Wayne Pivac to succeed Warren Gatland as Wales coach after World Cup

Scarlets' Wayne Pivac will succeed Warren Gatland as Wales coach, the Welsh Rugby Union announced today.

Gatland will step down after the 2019 Rugby World Cup in Japan next year following a 12-year spell in charge.

Pivac will sign a four-year deal with the WRU -- officially starting from July 2019 -- after leading a shortlist that reportedly included Glasgow Warriors' Dave Rennie.

"It's a huge honour and a privilege to be given the opportunity to coach Wales," Pivac said at a press conference in Cardiff.

"I want to continue the strong work done by Warren. I'd like to think I'll do everything I can to emulate some of the results they've got."

Pivac has transformed Scarlets' fortunes during his four years as head coach in Llanelli, winning the Pro 12 title in 2017 and reaching the semifinals of the European Champions Cup last season.

The appointment sees a return to international coaching for the New Zealander, having previously been in charge of Fiji between 2004 and 2007.

"When I first came to Wales I was totally focussed on doing a role with the Scarlets," the 55-year-old said.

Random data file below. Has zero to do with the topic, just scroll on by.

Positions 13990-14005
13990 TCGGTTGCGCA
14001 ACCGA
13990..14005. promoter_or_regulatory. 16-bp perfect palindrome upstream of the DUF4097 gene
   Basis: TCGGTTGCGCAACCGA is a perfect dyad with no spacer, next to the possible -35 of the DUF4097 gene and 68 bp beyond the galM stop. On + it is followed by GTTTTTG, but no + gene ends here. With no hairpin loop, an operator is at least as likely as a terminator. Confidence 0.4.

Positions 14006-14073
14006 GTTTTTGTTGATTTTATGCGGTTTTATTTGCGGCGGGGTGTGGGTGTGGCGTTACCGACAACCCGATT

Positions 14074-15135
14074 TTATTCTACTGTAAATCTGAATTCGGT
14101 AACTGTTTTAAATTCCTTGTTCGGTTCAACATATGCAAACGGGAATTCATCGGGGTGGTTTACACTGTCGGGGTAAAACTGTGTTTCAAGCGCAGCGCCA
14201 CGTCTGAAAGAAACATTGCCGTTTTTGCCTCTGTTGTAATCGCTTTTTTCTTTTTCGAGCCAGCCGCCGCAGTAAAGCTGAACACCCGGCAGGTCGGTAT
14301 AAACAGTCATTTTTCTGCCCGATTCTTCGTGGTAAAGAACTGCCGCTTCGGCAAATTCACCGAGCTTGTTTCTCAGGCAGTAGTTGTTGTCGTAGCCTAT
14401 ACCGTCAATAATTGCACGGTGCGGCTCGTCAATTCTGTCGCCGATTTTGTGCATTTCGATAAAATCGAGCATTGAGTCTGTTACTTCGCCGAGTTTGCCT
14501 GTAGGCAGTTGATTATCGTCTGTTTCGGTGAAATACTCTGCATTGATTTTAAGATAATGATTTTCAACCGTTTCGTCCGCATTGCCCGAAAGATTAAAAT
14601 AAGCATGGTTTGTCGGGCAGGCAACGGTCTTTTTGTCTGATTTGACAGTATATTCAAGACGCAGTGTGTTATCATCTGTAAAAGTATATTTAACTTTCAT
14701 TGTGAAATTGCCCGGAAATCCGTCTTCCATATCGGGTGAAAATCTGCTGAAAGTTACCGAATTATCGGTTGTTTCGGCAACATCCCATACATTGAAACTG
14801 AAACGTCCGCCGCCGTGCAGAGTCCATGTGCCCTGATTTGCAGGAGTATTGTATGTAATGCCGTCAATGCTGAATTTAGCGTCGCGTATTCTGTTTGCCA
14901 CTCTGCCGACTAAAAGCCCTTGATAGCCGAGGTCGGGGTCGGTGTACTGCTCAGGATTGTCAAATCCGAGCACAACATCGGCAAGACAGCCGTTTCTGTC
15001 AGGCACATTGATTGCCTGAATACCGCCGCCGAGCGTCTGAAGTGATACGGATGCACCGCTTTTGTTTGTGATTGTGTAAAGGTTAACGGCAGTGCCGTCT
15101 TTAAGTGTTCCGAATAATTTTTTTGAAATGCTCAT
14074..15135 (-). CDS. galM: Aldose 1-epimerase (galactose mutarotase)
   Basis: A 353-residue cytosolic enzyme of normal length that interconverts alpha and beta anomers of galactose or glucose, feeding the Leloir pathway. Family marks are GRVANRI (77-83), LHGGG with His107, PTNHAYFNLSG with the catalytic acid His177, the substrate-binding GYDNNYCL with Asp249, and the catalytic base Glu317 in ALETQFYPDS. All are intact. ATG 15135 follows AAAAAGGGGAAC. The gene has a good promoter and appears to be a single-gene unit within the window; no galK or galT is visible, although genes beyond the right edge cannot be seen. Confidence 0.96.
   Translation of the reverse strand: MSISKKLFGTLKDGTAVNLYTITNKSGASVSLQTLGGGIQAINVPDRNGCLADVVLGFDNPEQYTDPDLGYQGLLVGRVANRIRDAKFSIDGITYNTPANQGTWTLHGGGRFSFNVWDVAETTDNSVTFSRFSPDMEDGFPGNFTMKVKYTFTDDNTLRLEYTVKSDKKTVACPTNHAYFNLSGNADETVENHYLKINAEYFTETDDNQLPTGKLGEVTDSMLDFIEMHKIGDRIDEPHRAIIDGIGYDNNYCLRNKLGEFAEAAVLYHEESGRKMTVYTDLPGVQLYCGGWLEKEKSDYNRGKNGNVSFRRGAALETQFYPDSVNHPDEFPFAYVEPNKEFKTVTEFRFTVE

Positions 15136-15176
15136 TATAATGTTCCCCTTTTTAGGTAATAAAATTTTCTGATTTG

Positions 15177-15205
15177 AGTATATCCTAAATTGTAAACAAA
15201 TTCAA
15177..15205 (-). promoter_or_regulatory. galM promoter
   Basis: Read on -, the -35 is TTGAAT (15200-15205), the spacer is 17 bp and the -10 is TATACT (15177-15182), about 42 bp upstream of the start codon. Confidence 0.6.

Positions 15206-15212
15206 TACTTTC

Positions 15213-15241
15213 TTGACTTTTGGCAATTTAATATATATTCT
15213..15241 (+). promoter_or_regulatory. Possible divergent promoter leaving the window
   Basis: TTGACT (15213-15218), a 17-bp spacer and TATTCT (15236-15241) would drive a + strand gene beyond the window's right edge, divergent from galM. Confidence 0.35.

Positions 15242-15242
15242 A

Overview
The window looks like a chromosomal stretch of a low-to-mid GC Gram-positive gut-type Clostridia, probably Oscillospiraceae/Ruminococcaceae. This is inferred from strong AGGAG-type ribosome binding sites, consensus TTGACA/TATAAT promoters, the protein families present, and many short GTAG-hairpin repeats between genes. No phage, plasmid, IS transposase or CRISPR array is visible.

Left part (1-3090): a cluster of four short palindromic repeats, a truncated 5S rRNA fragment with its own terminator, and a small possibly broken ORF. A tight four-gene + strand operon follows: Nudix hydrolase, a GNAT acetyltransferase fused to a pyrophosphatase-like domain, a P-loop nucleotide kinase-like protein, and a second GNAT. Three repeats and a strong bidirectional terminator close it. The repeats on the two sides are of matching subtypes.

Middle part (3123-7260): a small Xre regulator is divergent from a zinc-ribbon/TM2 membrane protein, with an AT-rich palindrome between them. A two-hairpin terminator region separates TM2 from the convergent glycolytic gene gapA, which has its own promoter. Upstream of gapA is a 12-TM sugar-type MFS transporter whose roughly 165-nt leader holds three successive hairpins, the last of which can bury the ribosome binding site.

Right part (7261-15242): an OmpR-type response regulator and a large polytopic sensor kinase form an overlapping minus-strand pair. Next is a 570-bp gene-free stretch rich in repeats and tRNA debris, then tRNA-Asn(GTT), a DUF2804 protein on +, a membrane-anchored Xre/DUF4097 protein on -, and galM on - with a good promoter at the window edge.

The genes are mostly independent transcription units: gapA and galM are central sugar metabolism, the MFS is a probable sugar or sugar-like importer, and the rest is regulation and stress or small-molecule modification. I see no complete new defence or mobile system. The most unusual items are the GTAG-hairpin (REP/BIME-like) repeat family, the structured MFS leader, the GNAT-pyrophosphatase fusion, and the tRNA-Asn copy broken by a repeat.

"I had a taste of international rugby with Fiji and thoroughly enjoyed that. I've really enjoyed the experience both in and out of the rugby environment in Wales. For me it was a no-brainer."

Pivac will be surrounded by familiar faces when he does eventually become Wales coach. His Scarlets players made up 13 of Wales' 31-man squad for their recent internationals against South Africa and Argentina. He will remain Scarlets coach for the entirety of the 2018/19 season.

"In Wayne Pivac, we have secured the best man for the job," WRU chief executive Martyn Phillips said.

"We have avoided the feeding frenzy that can come at the end of a Rugby World Cup year and we have been meticulous in ensuring we have someone of the talent, experience, charisma and rugby acumen to do the very best possible job for Welsh rugby.

"The handover process is something we will plan carefully and commence in detail next summer."

Gatland will become the longest serving coach in the history of Welsh rugby when he does step down following the World Cup in Japan.

The 54-year-old, who also held positions within the British and Irish Lions during his tenure, has been in charge since 2007 and will leave behind a strong legacy, including two Six Nations Grand Slams and a World Cup semifinal appearance in 2011.

"I would like to congratulate Wayne on the appointment and the honour of being named head coach," Gatland said.

"With the announcement now public we can plan properly and ensure smooth transition to benefit the future of Welsh rugby."